Friday, 29 March 2013

It's still Scotland's oil

One of the biggest lies told by British Unionists is that an independent Scotland would be an economic basket case.

For years, Labour, Tory and Liberal Democrats have told us we are too wee, too poor and too stupid to govern our own country. They are still trotting-out the same lies. Have a look at the ‘Better Together’ campaign’s website: you will do well to find anything resembling a positive case for Scotland remaining within the British Union. Instead, the Unionists attempt to scare Scots from voting ‘Yes’ next September and restoring to Scotland the status of being a normal, independent nation.

Scots are a highly-educated people – so we are certainly not too stupid to govern our own country. Scotland has a bigger population than Norway, one of the most successful countries in the world – so we are not too wee to govern our own country. That just leaves the Unionist line that we are too poor. Let’s look at the facts: last year Scotland was in a relatively stronger financial position than the UK to the tune of £4.4bn, which works out around £824 per person.

Ah but, the Unionists argue, an independent Scotland would not be so well off because our oil wealth is running out.

Personally speaking, even if we had no oil reserves I would still want Scotland to be an independent country. Independence and self-determination are the normal state of affairs for virtually every nation on the face of the globe. I want my country to be a normal nation.

If we listen to Unionist politicians (and the British media), you would think Scotland had been hit by a ‘plague of oil’. Scotland is the EU’s biggest producer of oil, but we are told this would be an economic disaster for us as an independent nation.

Some undecided voters believe the oil must be running out, otherwise why would Westminster be contemplating handing over control of the resource to an independent Scotland? In reality, though, the UK Government isn’t contemplating handing over control of North Sea oil fields to Scotland, which is why they are putting everything into trying to persuade us to reject independence next year. In addition, one of the first things the devolved Scottish Parliament did in 1999 (Labour-Lib Dem administration) was to transfer 6,000 square-miles of the Scottish sector of the North Sea into English legal control. So, even after we have re-established Scotland as an independent nation, England would have legal access to anything that lies beneath the seabed of those 6,000 square-miles.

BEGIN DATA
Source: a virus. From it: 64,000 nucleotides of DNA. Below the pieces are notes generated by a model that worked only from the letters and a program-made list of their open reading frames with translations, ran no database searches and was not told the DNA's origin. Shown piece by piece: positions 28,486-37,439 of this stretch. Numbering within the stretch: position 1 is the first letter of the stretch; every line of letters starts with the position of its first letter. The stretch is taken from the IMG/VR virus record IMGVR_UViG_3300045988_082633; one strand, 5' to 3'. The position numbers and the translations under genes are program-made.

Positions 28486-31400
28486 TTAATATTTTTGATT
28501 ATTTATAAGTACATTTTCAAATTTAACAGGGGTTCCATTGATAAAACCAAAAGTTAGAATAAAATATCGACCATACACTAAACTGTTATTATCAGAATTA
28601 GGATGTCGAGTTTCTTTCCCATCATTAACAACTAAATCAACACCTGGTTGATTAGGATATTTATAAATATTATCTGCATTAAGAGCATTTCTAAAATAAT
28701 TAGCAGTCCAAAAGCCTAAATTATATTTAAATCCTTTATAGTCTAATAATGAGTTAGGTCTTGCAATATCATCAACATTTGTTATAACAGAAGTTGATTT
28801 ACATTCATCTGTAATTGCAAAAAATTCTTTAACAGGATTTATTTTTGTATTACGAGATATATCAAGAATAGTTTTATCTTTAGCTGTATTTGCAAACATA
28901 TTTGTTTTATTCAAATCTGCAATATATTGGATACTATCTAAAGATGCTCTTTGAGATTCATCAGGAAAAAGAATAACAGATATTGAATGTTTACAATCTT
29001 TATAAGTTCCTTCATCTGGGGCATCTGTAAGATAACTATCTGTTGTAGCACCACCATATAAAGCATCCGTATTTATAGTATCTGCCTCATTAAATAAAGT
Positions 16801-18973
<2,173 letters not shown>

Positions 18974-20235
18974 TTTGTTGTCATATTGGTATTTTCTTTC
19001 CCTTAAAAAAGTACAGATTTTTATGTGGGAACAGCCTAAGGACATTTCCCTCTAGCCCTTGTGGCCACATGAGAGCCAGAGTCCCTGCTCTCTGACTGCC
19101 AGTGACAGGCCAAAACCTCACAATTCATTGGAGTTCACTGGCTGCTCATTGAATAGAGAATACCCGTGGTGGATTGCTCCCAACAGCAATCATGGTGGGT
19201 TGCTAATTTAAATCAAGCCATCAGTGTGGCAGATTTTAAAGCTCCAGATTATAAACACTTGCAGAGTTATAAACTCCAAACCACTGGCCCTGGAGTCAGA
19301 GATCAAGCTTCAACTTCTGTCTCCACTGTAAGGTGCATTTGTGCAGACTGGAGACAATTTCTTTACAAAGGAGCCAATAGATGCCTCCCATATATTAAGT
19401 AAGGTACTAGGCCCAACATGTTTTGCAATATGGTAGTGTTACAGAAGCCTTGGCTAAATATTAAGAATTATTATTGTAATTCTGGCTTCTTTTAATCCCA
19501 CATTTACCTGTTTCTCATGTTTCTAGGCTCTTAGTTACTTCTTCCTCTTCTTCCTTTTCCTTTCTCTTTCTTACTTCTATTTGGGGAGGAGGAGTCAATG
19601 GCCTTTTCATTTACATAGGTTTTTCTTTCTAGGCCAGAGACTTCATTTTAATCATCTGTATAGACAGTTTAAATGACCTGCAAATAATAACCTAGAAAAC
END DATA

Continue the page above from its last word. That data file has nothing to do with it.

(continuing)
British Governments have been telling us for 40 years that Scotland’s oil is going to run out. They told us that in the 1970s, even though the then UK Government had commissioned a report, produced by a senior Westminster Civil Servant, Professor Gavin McCrone, which stated “estimates from the SNP that oil could yield £800m by 1980 are far too low”. The McCrone Report also said the economy of an independent Scotland would “tend to be in chronic surplus to a quite an embarrassing degree”. It revealed Scotland’s currency “would become the hardest in Europe”, and that “for the first time since the Act Of Union was passed, it can now be credibly argued that Scotland's economic advantage lies in its repeal.”